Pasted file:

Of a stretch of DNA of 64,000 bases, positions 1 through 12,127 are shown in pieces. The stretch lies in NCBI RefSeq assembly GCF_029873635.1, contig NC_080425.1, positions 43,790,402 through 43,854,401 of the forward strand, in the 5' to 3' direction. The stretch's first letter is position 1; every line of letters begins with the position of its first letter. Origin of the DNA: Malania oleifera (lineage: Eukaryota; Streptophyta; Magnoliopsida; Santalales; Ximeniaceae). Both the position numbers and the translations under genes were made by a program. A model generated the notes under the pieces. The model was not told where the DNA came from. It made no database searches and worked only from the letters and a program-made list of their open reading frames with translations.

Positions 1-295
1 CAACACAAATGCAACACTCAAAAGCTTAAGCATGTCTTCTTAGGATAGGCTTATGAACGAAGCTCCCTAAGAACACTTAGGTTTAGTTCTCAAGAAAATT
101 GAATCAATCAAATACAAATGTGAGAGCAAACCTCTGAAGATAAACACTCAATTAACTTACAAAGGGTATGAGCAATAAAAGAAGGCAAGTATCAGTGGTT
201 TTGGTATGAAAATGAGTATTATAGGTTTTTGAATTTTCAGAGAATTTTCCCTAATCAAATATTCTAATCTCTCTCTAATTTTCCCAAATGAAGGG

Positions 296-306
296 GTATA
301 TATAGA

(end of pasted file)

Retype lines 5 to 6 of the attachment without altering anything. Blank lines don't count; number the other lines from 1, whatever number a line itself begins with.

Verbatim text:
201 TTGGTATGAAAATGAGTATTATAGGTTTTTGAATTTTCAGAGAATTTTCCCTAATCAAATATTCTAATCTCTCTCTAATTTTCCCAAATGAAGGG

Positions 296-306